HAVE A QUESTION ABOUT ANTIQUES OR COLLECTIBLES?

Send me an E-mail
(Please, no questions
 about value.)

Instructions for sending photographs of your pieces with your question.
 

Who invented the potter's wheel?

The Persians
The Greeks
The Egyptians
                     To see the answer

Redware
America's Folk Art Pottery
by Lissa & Dick Smith

Redware embodies an enduring charm. From its basic clay tones to hand-painted adornments, the tableware, vessels, vases, and miniatures shown will delight. Hundreds of pieces are illustrated in full color, with accurate values for this increasingly popular art form. Several types of glazes are shown, and the pieces are presented in chronological sequence, spanning the 18th and 19th centuries.

                                   
More Books

 WATCH VIDEOS

How to Collect Antique Stoneware Crocks

There are many different types of antique crocks; learn about the types and traits of each in this free diy collectors video from an antiques dealer collection expert.
 

Click on the title to view.


And look for other videos in selected articles.
 

Have Bob speak
 on antiques to your group or organization.

More Information

Can't find what
 you're looking for?

Go to our Sitemap

Find out what's coming in the
2022
Spring Edition
of the
THE ANTIQUES ALMANAC

"The World of Art Nouveau"

COMING IN
May

Share pages of this ezine with your friends using the buttons provided with each article.


Download our
Decorative Periods and Styles Chart
 

Read our newest glossary:

Antique Furniture Terminology
 from A to Z

courtesy of AntiquesWorldUK

Videos have
come to


The Antiques
Almanac

Expand your antiques experience.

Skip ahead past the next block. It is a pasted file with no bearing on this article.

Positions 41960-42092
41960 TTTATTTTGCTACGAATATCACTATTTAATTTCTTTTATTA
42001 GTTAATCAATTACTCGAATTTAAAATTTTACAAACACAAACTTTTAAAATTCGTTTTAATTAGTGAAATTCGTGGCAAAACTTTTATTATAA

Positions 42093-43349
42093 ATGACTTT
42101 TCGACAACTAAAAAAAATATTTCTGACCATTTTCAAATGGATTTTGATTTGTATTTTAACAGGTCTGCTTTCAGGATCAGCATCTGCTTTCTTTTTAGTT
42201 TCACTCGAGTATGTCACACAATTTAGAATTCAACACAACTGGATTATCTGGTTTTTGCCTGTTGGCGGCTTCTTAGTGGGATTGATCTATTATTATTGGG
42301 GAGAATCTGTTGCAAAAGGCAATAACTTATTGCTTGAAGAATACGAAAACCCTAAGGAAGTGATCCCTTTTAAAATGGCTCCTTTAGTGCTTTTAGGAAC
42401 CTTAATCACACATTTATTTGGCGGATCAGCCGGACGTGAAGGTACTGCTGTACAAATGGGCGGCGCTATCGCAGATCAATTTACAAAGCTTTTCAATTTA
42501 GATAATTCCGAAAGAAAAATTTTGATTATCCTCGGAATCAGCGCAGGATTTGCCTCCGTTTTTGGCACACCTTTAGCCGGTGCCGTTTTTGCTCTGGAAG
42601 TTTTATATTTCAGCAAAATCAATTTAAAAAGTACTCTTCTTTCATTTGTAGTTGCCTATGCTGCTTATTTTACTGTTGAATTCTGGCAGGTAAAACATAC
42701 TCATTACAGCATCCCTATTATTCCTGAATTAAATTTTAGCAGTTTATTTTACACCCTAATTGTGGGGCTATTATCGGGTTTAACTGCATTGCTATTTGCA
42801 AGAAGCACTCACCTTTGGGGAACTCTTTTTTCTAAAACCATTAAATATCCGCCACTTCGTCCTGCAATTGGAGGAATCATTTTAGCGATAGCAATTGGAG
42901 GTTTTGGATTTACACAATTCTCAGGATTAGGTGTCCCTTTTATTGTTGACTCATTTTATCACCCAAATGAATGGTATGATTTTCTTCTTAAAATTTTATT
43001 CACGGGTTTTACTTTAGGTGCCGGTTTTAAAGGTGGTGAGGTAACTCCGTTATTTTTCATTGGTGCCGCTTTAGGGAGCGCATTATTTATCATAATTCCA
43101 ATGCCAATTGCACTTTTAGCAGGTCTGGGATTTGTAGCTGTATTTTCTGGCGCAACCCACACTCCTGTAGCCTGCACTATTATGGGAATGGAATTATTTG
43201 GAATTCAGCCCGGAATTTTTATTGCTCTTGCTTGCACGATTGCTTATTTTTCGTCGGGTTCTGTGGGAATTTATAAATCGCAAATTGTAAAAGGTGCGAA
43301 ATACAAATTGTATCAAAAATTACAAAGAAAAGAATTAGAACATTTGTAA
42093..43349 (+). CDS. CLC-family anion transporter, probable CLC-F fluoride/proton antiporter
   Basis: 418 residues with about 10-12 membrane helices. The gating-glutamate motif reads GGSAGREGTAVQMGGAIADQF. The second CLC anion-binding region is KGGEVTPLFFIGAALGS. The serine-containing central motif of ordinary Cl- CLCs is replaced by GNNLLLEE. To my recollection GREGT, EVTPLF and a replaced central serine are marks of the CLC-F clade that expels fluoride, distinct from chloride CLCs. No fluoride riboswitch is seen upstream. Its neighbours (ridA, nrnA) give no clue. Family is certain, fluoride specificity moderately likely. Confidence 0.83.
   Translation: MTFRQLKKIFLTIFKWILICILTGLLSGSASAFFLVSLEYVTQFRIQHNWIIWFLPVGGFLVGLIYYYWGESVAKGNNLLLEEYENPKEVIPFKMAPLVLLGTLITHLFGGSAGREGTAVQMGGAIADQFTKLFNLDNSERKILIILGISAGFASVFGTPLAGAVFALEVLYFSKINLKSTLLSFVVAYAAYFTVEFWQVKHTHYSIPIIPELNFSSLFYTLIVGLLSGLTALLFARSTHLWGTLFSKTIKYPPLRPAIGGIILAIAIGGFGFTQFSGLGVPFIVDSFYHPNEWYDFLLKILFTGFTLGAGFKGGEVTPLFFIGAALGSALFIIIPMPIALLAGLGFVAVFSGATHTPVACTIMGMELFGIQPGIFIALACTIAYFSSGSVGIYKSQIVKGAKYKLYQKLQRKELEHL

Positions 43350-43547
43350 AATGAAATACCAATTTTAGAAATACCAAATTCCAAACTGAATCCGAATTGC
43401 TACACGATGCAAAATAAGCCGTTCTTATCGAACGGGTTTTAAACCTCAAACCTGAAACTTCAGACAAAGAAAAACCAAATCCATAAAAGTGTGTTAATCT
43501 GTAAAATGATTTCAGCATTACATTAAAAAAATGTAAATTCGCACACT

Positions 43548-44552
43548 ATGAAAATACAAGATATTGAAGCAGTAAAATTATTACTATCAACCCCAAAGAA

Look for videos
in various
articles.

Just click on the
arrow to play.


Featured Antique




Ancient Greek geometric amphora
 in terracotta
 

AN-TIQUE (an-teek) An object having special value because of its age, especially a domestic item, piece of furniture or decorative arts object esteemed for its artistry, beauty, mechanical ingenuity, or period of origin.

The Antiques Almanac, a five-edition-per-year online magazine for beginning and intermediate antiques collectors and those just interested in finding out about old things, is your first stop on the Web in your search for information about antiques and collectibles. Here, you’ll find articles on a variety of American and international antiques, including furniture, china, glass, silver, and other decorative arts from the Colonial, Empire, Victorian, Art Nouveau, and Art Deco Periods, plus vintage and modern collectibles, interesting historical facts, antique tips, and recommendations for caring for your collections. Come back often to see what's new. And be sure to tell your friends about us.

This edition's theme:
"Pottery Through the Ages"
Volume 15 No. 1

This edition  features articles on antiques associated with the celebration of Christmas.


           

The Simplicity of Colonial Redware
Redware was the first pottery made in the American colonies. Potters made it from local red clay. Early American colonists produced pottery mostly for their own use. Without kilns that could produce high-firing temperatures, they typically produced low-fire earthenware
                     
More Antiques Articles

 

Having a Little Fun with Clarice Cliff
Creative, quirky, imaginative—all goods words to describe the pottery of Clarice Cliff, an English ceramic artist who created works from1922 to 1963. She began working in the pottery industry when she was just 13. At first, she gilded pieces, adding gold lines on traditional wares. Once she mastered this, she learned freehand painting at another pottery while studying art and sculpture at the Burslem School of Art in the evenings.
                           More Collectibles Articles

From Utility to Beauty
Pottery, that is earthenware and stoneware, had been delegated to everyday utility use for centuries, In the 18th century, earthenware was the only pottery made in the American Colonies. Those people who wanted elegant porcelain dinnerware and decorative pieces had to import them at great expense, mostly from England, but also from France and The Netherlands.
                    More Special Features

 

That's a Crock!
Before refrigeration, the only way to keep food from spoiling was to store it in a cool place, usually a cold cellar or spring house. From the early to mid-19th century, Americans stored various types of food products in stoneware crocks, the most common piece of kitchen equipment in Colonial America.